The Vancouver Police Department is actively involved in a coordinated community response against Domestic Violence that includes participation in the Clark County Domestic Violence and Sexual Assault Task Force and the Washington State Coalition Against Domestic Violence Fatality Review. The Vancouver Police Department has a newly expanded Domestic Violence unit which includes a Sergeant, three Detectives and Probation Officers.
For victims who are concerned about the pending release of an offender we invite you to visit the VINELINK website. VINELink is the online version of VINE (Victim Information and Notification Everyday), the National Victim Notification Network. This service allows crime victims to obtain timely and reliable information about criminal cases and the custody status of offenders 24 hours a day. Victims and other concerned citizens can also register to be notified by phone, email or TTY device when an offender's custody status changes. Users can also register through their participating state or county toll-free number.
The U.S Immigration and Customs Enforcement (ICE), Homeland Security Investigations (HSI) also provides eligible victims and witnesses access to information regarding a criminal alien's release from custody. Visit Victim Notification on the ICE website for more information.
Myth: Battering is only a momentary loss of temper.
Fact: Battering is the establishment of control and fear in a relationship through violence and other forms of abuse. The batterer uses a series of behaviors, including acts of violence, intimidation, threats, psychological abuse, isolation, etc., to coerce and to control the other person. The violence may not happen often, but it may remain as a hidden and constant terrorizing factor.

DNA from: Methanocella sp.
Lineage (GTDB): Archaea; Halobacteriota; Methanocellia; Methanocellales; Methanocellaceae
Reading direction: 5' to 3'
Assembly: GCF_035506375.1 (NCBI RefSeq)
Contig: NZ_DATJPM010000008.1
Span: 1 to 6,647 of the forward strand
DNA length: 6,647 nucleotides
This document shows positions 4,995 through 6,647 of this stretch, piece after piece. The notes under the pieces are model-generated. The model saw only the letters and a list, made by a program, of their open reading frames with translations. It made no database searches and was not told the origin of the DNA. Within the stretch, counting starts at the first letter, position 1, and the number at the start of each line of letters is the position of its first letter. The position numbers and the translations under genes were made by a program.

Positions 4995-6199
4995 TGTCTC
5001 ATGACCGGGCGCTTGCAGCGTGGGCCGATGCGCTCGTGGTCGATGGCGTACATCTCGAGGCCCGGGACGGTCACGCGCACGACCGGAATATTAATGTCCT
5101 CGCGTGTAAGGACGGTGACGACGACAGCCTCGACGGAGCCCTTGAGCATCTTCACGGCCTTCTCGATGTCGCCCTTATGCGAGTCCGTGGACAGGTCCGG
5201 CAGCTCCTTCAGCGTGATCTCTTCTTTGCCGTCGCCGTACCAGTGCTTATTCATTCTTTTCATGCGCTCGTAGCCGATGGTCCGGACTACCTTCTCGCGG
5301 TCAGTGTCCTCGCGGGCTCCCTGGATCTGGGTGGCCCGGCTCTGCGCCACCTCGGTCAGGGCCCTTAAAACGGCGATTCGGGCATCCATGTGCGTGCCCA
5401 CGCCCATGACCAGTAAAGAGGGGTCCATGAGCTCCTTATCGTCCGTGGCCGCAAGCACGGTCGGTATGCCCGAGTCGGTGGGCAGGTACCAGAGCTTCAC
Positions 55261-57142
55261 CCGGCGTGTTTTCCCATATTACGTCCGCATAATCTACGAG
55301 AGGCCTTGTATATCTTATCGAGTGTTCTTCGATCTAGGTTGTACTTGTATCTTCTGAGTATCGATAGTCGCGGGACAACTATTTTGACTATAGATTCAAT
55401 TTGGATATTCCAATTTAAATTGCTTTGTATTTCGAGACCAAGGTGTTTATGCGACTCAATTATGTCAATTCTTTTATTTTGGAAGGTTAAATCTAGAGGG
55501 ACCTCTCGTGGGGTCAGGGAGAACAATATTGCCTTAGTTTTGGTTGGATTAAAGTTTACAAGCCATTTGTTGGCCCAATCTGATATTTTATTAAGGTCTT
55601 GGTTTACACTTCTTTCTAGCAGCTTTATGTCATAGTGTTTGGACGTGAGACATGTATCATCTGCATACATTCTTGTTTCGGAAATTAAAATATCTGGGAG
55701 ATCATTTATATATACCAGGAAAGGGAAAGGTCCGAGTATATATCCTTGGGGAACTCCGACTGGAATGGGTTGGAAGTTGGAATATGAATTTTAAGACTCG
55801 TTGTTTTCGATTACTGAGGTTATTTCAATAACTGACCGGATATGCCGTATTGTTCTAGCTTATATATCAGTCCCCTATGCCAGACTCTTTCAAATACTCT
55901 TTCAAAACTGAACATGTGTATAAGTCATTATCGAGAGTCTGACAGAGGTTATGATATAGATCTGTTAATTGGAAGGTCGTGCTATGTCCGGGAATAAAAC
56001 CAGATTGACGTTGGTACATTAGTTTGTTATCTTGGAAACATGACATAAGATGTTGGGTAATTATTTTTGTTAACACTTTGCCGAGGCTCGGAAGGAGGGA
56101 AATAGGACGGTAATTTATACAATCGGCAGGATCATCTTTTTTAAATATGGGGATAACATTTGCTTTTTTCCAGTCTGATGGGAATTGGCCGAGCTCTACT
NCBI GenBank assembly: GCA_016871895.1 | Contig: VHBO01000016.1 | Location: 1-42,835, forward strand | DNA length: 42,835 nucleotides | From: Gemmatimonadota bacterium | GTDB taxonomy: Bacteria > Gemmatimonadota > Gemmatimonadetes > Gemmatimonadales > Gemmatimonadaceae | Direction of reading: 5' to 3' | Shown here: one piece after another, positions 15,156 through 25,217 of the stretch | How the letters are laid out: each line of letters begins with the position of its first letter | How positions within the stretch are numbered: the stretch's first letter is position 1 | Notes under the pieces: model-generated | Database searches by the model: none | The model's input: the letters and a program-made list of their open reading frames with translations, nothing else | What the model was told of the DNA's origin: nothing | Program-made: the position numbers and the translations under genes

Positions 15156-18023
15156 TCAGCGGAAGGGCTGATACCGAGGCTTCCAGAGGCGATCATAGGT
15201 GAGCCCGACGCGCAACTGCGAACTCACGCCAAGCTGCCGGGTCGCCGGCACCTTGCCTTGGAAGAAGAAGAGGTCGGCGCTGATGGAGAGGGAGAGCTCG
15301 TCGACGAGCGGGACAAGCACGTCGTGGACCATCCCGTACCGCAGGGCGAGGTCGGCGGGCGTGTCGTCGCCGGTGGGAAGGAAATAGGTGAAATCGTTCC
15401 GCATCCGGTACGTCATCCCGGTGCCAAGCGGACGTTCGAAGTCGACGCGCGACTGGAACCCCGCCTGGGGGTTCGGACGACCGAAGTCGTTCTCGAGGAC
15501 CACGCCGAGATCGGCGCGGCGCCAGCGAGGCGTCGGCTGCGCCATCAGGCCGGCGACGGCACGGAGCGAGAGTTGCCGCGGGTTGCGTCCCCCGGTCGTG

Myth: There isn't any real violence going on in my relationship; my partner has never bruised me or hit me with a closed fist.
Fact: Any unwanted touching is a form of violence. Forced affection, pinches, slaps, shoves, and other unwanted physical contact are violent acts.
Myth: I can't say there is any real violence in this relationship because my partner has never been physically abusive.
Fact: Any behavior that is used to control another person can be considered as violent. Verbal, emotional, and mental abuse are forms of violence that are as harmful as physical violence--and the effects are usually longer lasting.
Myth: Domestic violence does not affect many people.
Myth: The term "domestic violence" refers to wife beating.
Myths and facts were taken from the YWCA of Clark County's SafeChoice pamphlet "Love Shouldn't Hurt" and the US Department of Human Services and US Department of Justice statistics.
Click the link to take the MOSIAC assessment.
YWCA of Clark County: www.ywcaclarkcounty.org
3609 Main Street
Vancouver, WA 98663
Toll Free: 1-800-695-0167
The YWCA domestic violence shelter provides emergency shelter to a woman or a man with or without children fleeing physical, emotional, and verbal abuse.
National Domestic Violence Hotline:
1-800-799-SAFE (7233) or
Washington State Coalition Against Domestic Violence:
Washington State Domestic Violence Hotline
Safety alert: Computer use can be monitored and is impossible to completely clear. If you are afraid your internet and/or computer usage might be monitored, please use a safer computer, call your local hotline at the YWCA Safe Choice (360)-695-0501 , and/or call the Washington State Domestic Violence Hotline at 1-800-562-6025.